Parry commented on a spin off of the Iran Contra scandal, the investigative reporting by Gary Webb of the San Jose Mercury. Webb exposed drug sales by the Contras to domestic markets, most notably Los Angeles (The Dark Alliance). The product was a new one, crack cocaine. The scandal hinged on the fact that the Contras were support by the CIA at the very same time they were starting a crack epidemic in urban areas across the country.

Parry noted that in this instance, it wasn't just the government that held up the free press. It was the press itself. The New York Times and Washington Post ripped into the story. By disputing a few facts not central to the main story, the reporter was discredited and marginalized. Webb ended up unemployed. He died in 2004, allegedly by suicide.

Ray McGovern's Tale of Despair and Hope

Ray McGovern has an advantage that most critics of U.S. foreign policy lack. He witnessed it being made and participated in the process. McGovern has been active as steering committee member for the Veteran Intelligence Professionals for Sanity (VIPS). He took on then Secretary of Defense Donald Rumsfeld in June 2006 accusing him of lying about the certainty of weapons of mass destruction in Iraq and false claims about Iraqi ties to terrorists. He is a regular critic of foreign policy fiasco and intelligence matters.

McGovern offered stark reality check on current foreign policy operations. President Obama's appointment of long time intelligence executive General James Clapper as Director of National Intelligence was the case in point. McGovern reminded the audience that Clapper had been head of the National Geospatial-Intelligence Agency during the Iraq war. Clapper's excuse for finding no WMD (despite all those pictures) was that the Iraqi's had removed them to Syria. McGovern indicated that the people would have no champion for truth telling at the helm of national intelligence.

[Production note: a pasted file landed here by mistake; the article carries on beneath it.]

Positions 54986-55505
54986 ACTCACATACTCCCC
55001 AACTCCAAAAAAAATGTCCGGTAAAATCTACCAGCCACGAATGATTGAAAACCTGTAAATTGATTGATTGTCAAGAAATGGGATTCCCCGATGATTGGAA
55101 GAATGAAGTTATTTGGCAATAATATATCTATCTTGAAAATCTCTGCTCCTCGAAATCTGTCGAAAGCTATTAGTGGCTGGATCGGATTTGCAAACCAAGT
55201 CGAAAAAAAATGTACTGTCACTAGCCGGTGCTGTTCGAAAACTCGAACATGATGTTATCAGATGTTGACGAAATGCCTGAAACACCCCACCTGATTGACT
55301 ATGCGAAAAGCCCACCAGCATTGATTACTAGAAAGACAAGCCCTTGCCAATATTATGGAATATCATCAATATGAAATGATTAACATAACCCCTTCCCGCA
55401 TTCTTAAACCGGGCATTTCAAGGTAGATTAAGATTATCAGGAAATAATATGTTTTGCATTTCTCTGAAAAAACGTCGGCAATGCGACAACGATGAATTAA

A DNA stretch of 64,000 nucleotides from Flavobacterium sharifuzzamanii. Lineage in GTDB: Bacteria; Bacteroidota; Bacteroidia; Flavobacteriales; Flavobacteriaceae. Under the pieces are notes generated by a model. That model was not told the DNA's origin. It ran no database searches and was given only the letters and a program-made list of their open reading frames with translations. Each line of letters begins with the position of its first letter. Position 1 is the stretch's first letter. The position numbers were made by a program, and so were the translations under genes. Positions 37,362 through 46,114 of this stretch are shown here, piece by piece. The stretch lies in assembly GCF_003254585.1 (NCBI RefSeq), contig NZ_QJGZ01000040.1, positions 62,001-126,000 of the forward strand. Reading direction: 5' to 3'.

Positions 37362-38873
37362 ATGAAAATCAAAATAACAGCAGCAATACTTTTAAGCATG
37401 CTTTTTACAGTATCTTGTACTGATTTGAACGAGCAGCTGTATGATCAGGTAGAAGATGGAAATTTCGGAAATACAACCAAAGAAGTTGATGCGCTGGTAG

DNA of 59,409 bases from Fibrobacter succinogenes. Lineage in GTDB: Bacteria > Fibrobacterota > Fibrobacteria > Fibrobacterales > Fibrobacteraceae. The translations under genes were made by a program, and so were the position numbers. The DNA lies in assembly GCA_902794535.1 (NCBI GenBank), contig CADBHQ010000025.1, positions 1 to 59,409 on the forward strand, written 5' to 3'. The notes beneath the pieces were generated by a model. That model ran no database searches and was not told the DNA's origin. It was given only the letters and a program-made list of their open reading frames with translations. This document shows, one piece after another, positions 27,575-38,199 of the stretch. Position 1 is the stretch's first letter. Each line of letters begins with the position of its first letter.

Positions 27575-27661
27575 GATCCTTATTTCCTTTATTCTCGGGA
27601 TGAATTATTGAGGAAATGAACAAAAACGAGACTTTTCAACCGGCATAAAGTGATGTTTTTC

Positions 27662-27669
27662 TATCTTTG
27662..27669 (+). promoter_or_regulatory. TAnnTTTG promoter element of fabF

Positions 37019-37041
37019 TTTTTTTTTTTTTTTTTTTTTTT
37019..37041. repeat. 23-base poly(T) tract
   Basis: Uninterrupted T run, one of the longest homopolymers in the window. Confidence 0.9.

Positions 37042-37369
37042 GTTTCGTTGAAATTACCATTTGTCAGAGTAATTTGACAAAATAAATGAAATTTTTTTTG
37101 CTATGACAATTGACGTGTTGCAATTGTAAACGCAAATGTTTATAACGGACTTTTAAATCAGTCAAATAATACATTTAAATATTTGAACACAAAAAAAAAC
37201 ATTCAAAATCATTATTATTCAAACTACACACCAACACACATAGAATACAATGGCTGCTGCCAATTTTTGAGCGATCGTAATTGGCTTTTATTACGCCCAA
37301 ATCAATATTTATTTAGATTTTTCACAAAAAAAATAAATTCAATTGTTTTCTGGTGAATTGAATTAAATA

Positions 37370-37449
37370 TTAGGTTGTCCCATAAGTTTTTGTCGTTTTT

McGovern made an important point that bears repeating. He argued that leaders of the uniformed military service had gone to great lengths to avoid an Israeli attack on Iran and eventual U.S. involvement in a war that the leaders knew would harm the country. Admiral William Fallon, chief of U.S. forces in the Middle East, was adamant about the folly of an Iran-U.S war, however it started. While it cost him his job, it may have prevented one last desperate act by President Bush at the end of his second term.

McGovern also reported frank talks between the current head of the Joint Chiefs of Staff, Michael Mullen, and Israeli leaders during which Mullen made a point clearly on an Israeli attack on Iran - don't even think of it!. McGovern said that Mullen added emphasis by noting that he was old enough to recall the unprovoked and uninvestigated attack on the U.S.S. Liberty by Israeli fighters in the 1967 Israeli-Arab war.

Different Paths to the Same Outcome

McGovern argued that government officials have an obligation to tell the truth, even when it is extremely uncomfortable, due to supervening values. The comparative value of preventing a war and all that involves versus a successful government career path leaves no choice but to reveal the truth due to the much higher value of peace.

Parry's explanation was equally straight forward. He said that by not reporting the facts as they emerge, "We're failing to do what we signed on to do." The public, he argued, has a right to know "what they need to know to make democracy work."

Both made it clear that it is the obligation of the press and government officials to state the facts and tell the truth. That's the ultimate supervening value for citizens, as well.